Book Title: Harry Potter & The Order of the Phoenix
Author: JK Rowling
Category: fiction: fantasy
I didn’t plan on going to a midnight release party for Order of The Phoenix. I didn’t pre-buy my book. But come the night before the Saturday release I was sad that I wasn’t at a party. So mum and I got in the car and drove 30 minutes to Sidney to the amazing bookstore there that was having a party. We wandered around, saw some magic tricks being done and yelled TEN NINE EIGHT SEVEN SIX FIVE FOUR THREE TWO ONE! Then we drove home without buying it. Because I’m loyal to my bookstore, and wanted to purchase it in the same place I’d bought the last four novels.
The next morning I was waiting outside Bolens at 8:00 am for their opening. Went in and bought my copy. Then I saw the adult cover art. Mum and the man working the counter flipped to random pages to make sure they were exactly the same. While they compared, I stood metres away with my hands over my ears. I ended up buying the volume with the ‘adult’ cover art. As I was leaving I spotted a pile of boxes that scores of copies of Order of the Phoenix were being pulled from. The bottom of the box had designs of flame, and a sticker placed atop the seal of the box said not to open it before the right day, or Fluffy would be very angry. I asked if I could take one home – I still have it.
I read Order of the Phoenix while I was supposed to be packing for camp. I remember frantically asking my mum to be quiet and stop asking me questions. She was about to get mad at me for that, but noticed the tears in my eyes…it was at the part when i thought Mr Weasley was going to die.
I went to camp in Vancouver the next day. On the ferry I saw the National Post. They’d printed an Obituary for Sirius Black. I almost ripped the paper into little tiny pieces. I wrote them a snarky letter informing them that only Potter people like me have read the book by THE NEXT DAY. and that they should respect people who don’t want to be spoiled. The next week I was at camp again, a different camp. My friend Jennifer and I would read it over the shoulder of our Leader, who I’m sure was super annoyed at us for doing so – but never told us to stop.
When I first read Order of the Phoenix I didn’t like Harry at all. He was whiny. He was short tempered. He talked in all capital letters! But every time I read this book I find more things I love about it. The way that JKR starts to write Ginny in this book (and the angry cat noises that JKR has her make – page 69), the moments between Ron and Hermione. The new characters we meet and learn to love – Nymphadora Tonks and Luna Lovegood. The fact that Umbridge is so incredibly evil without being a Death Eater. The way Lupin and Sirius interact, the way Harry fights back and does a lot of growing up. The moments we see of Snape. What we learn about the Marauders. How we see Neville in a new light. Everything Fred and George do an say. The first time Hermione says the name Voldemort. The way Hogwarts becomes like Stalin’s Russia. And Harry starts the revolution in Dumbledore’s Army. A group that will change the fate of the wizarding world. The Order itself. The Ministry. It’s simply incredible.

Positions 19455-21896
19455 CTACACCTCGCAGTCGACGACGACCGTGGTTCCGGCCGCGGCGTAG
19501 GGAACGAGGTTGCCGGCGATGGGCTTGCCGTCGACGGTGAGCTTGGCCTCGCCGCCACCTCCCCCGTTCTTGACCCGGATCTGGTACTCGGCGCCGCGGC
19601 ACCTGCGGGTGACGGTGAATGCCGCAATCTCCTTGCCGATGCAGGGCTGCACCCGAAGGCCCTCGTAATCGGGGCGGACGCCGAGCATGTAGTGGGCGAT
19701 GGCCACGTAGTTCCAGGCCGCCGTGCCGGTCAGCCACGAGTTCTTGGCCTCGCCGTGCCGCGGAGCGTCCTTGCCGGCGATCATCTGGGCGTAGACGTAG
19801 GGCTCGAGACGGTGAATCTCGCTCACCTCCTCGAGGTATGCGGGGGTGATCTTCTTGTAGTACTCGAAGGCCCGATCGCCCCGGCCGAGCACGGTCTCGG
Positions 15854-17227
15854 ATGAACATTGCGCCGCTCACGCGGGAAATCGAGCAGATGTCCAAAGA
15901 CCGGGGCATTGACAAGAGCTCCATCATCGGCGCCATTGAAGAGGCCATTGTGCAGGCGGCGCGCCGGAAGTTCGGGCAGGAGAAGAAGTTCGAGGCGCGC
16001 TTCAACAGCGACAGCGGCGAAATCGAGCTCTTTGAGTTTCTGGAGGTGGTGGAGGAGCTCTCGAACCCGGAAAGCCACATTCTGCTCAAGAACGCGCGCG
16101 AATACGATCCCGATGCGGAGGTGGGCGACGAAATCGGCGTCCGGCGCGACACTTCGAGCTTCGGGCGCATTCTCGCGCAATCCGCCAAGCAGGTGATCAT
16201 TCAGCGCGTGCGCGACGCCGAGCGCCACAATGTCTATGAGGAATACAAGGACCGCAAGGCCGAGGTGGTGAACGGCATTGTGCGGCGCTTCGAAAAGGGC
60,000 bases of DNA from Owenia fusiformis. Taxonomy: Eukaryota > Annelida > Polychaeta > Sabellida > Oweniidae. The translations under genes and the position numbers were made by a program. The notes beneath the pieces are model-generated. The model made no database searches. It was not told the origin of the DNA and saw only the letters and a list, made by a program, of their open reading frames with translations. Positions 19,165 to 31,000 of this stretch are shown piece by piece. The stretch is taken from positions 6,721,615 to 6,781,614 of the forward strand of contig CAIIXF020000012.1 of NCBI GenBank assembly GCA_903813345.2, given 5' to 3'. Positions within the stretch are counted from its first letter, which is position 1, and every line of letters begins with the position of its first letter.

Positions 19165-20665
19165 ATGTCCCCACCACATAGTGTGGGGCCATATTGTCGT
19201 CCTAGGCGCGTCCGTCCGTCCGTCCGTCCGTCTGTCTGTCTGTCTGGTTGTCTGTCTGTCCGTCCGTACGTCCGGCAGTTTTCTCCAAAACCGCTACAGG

And then there are the things that you only notice after reading Half Blood Prince, the mention of the “heavy locket that none of them could open” (108) that we then start to realize is a Horcrux, the hidden mentions of Regulus. Seeds of plot points later to be discovered.
But as much as I’ve learned to love parts of Order of the Phoenix, and appreciate the work as it is, the end always gets me, re-read after re-read. Sirius Black, a character we’ve only known for 3 books at this point, is cruelly taken from Harry, taken from us. If there’s one thing I can’t forgive Harry for in this book, its that he doesn’t ever try to use the mirror, the mirror that could have cleared everything up, and perhaps spared him with someone to lean on.
I see why it had to happen, but its just another event in the litany of tragedy that is Harry’s life. We can take comfort in the words of Luna though, when she tells Harry the truth as she knows it;
“Oh, come on. You heard them, just behind he veil, didn’t you?”
“In that room with the archway. They were just lurking out of sight, that’s all. You heard them.” (761)
The dead never truly leave us. We’ll see proof enough of that in the space of two more books.
Other great lines:
“Don’t put your wand there, boy!” roared Moody. “What if it ignited? Better wizards than you have lost buttocks you know.”
“Who do you know who’s lost a buttock?” (48)
“Oh Ron, how wonderful! A prefect! That’s everyone in the family!”
“What are Fred and I, next-door neighbours?” (149)
“Yes, but the world isn’t split into good people an Death Eaters…” – Sirius (271)
“Just because you have the emotional range of a teaspoon doesn’t mean we all have.” (406)
“And from now on, I don’t care if my tea-leaves spell die, Ron, die – I’m just chucking them in the bin where they belong.” (633)